The India’s rupee extended its losses for the third day on bets the central bank had intervened in currency markets to ensure the stronger currency won’t weigh on economic revival.
The rupee fell after earlier advancing up to 0.2 percent on speculation state-owned banks may have intervened on the Reserve Bank of India’s behalf by purchasing dollars. The currency remained slightly unchanged at 60.5275 per dollar at the close of trading in Mumbai.
The rupee’s one-month implied volatility, which measures the expected swings in the exchange rate used to assign price to options, plunged 0.08 percentage point or eight basis points, to 6.35 percent.
An official report released last week indicated that gross domestic product in the second quarter grew the most in two years, pushing stocks up 0.9 percent. The economy rose 5.7 percent in the first three months of the fiscal year starting April 1, the strongest performance since the quarter through March 2012, reported the nation’s Central Statistical Office on Aug. 29.
“The rupee gained earlier on the back of stronger GDP data and surge in equities,” Pramod Patil, a Mumbai-based trader at United Overseas Bank, told Bloomberg News. “It lost gains as the RBI may have intervened to keep the currency stable and protect the economy”.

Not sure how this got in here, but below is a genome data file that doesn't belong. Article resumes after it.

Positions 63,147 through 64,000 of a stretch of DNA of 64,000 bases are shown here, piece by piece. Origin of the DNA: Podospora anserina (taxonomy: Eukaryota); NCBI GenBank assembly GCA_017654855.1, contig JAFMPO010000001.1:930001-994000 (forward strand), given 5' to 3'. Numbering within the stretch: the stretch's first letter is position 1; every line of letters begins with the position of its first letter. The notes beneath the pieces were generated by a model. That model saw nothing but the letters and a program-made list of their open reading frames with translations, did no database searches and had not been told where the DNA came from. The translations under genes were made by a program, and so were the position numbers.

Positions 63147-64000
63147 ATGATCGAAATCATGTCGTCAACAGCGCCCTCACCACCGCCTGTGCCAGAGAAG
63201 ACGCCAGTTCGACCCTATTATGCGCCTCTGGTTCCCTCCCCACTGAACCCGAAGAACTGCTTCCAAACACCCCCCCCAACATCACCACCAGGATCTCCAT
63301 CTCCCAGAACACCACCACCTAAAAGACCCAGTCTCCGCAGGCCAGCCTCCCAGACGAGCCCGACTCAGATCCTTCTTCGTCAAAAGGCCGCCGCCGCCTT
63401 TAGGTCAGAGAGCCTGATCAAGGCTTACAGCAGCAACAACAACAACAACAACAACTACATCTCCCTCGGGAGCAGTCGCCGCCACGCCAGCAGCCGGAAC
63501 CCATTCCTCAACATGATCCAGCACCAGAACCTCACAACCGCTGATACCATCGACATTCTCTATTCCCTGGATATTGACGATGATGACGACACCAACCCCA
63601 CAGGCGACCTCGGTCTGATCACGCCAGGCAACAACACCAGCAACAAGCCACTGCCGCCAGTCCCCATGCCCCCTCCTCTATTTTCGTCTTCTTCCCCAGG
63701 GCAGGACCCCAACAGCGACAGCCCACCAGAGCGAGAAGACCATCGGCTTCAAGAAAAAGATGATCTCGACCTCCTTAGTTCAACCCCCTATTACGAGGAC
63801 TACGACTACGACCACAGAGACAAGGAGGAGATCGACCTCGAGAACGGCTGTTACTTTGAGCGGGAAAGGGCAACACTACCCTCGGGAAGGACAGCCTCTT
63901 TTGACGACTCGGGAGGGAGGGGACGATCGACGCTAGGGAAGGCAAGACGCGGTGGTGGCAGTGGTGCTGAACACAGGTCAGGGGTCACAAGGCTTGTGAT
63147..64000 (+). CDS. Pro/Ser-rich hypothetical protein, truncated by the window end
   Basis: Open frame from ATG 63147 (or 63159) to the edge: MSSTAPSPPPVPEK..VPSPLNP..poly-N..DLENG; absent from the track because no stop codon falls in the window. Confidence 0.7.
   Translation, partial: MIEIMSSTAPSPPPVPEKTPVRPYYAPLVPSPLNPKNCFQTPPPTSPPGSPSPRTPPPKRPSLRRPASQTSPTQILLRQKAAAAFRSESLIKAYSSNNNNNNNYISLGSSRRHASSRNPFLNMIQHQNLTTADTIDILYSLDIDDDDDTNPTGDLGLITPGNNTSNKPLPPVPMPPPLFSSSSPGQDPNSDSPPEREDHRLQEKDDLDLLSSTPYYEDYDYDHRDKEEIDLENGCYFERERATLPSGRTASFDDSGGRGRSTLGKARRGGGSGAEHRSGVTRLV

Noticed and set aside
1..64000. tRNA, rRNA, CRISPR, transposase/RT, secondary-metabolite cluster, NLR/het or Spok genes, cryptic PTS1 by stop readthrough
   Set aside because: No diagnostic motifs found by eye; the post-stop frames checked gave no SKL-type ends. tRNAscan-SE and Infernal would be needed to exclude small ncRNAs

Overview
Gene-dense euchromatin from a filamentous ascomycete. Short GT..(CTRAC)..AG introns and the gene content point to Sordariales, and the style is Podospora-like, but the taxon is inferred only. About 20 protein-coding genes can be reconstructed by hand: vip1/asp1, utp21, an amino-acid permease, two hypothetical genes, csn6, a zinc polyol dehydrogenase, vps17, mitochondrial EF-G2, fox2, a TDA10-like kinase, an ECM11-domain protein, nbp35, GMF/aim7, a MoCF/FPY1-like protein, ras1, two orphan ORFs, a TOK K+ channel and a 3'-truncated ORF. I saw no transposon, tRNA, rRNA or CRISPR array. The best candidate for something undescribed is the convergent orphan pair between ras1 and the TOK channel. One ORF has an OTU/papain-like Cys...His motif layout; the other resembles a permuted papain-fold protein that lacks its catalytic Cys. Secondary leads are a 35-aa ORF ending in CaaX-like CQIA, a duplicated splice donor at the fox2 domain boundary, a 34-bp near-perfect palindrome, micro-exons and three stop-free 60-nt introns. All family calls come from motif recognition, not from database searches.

The central bank announced on Monday that the country’s current-account deficit declined to $7.8 billion in the quarter to June, compared with $21.8 billion a year earlier. However, the gap expanded from $1.2 billion in the first quarter.
Foreign funds bought a net $4 billion of Indian stocks and bonds in the month through August 27, exchange data showed.To register for a free 2-week subscription to ForexMinute Premium Plan, visit www.forexminute.com/newsletter.
To contact the reporter of this story; Jonathan Millet at email@example.com